Letters to the Editor: Can embarrassment force Congress to enact a real Supreme Court ethics code?
To the editor: UC Berkeley School of Law Dean Erwin Chemerinsky correctly explains that the recently published Supreme Court ethics code is fatally flawed because it lacks any enforcement procedure. Unlike all other federal judges, each Supreme Court justice is a judge unto himself or herself. An enforcement mechanism is needed for an ethics code to work.
Still, an uncodified potential enforcement procedure may be available, however flawed it might be sunlight.
Attorneys appearing before the court, including those filing amicus briefs, and other interested citizens can file fact-based motions seeking to use the new code to request a judge to recuse himself or herself for bias or the appearance of bias.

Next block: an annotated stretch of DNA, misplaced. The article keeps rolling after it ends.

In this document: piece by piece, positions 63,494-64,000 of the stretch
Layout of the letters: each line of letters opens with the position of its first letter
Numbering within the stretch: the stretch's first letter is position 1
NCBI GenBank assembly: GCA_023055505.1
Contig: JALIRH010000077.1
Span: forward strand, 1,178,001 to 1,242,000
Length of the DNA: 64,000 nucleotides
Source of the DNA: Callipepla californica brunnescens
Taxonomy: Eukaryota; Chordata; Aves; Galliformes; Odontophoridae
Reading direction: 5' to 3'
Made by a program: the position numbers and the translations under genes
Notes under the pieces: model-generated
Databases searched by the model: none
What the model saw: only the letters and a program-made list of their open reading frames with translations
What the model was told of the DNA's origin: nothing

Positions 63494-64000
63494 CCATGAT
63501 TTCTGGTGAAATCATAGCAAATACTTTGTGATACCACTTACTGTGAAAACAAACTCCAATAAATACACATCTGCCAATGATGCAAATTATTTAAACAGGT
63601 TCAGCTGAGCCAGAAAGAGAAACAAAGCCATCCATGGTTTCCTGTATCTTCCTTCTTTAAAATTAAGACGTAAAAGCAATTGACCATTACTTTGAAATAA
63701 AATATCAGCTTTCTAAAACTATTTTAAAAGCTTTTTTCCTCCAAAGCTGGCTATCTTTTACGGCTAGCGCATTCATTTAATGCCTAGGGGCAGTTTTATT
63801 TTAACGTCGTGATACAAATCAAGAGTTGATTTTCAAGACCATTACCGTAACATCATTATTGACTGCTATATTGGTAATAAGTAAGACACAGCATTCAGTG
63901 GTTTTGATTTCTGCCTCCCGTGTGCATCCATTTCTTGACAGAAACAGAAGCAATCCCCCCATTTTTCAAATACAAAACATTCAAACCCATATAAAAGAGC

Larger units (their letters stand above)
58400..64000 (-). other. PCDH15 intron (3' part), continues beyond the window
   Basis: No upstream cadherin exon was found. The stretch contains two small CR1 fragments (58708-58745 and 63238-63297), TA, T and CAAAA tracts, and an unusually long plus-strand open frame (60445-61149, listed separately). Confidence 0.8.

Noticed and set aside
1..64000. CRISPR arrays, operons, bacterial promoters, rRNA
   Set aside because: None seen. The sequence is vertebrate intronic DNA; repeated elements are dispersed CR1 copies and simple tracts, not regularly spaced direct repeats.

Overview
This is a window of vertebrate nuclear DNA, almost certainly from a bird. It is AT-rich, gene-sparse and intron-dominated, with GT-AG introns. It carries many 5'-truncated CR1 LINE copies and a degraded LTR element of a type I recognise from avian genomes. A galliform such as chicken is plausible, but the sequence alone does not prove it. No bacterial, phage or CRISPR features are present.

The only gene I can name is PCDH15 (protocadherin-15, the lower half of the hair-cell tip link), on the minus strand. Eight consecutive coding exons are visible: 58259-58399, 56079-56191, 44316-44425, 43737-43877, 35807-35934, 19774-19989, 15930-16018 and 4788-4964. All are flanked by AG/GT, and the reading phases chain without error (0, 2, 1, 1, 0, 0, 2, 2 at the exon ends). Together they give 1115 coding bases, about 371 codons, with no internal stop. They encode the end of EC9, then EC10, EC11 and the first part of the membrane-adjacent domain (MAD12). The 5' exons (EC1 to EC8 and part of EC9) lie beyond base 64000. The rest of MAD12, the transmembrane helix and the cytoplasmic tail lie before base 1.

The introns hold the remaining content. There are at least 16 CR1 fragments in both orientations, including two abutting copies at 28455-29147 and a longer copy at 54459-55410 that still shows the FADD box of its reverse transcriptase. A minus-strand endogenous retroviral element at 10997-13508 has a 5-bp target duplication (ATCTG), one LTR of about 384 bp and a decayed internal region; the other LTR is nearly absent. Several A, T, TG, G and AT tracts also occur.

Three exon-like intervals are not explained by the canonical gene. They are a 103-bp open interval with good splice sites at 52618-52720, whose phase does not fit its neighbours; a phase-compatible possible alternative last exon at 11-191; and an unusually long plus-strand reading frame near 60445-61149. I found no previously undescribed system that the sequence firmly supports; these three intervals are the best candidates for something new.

While there is no formal procedure for such motions, and they may be routinely denied, they can when publicized bring this issue to public attention. Hopefully, the embarrassment this might cause over time will force Congress to create a formal code with enforcement.
Les Weinstein, Los Angeles
The writer is an attorney.
To the editor: Chemerinsky suggests ways for the Supreme Court to determine standards for the justices’ recusals from controversial cases.
Perhaps the real problem lies in the appointment of malleable political jurists who adjust the form of the mantle that they wear due to their life appointment.
The signal disasters of the court — the Dred Scott case, opening the gates of slavery to all states and territories, thus preordaining the Civil War; and Plessy vs. Ferguson, codifying and enshrining the inequality of the races for many decades — came from justices who failed to act decently and morally.
Find better justice nominees.
Andy Siegel, Santa Barbara
To the editor: I have translated the new Supreme Court code of ethics. Here it is:
“Here are some things that we know we ought to do, but we don’t have to if we don’t feel like it. Ha ha.”
Craig Arnold, Long Beach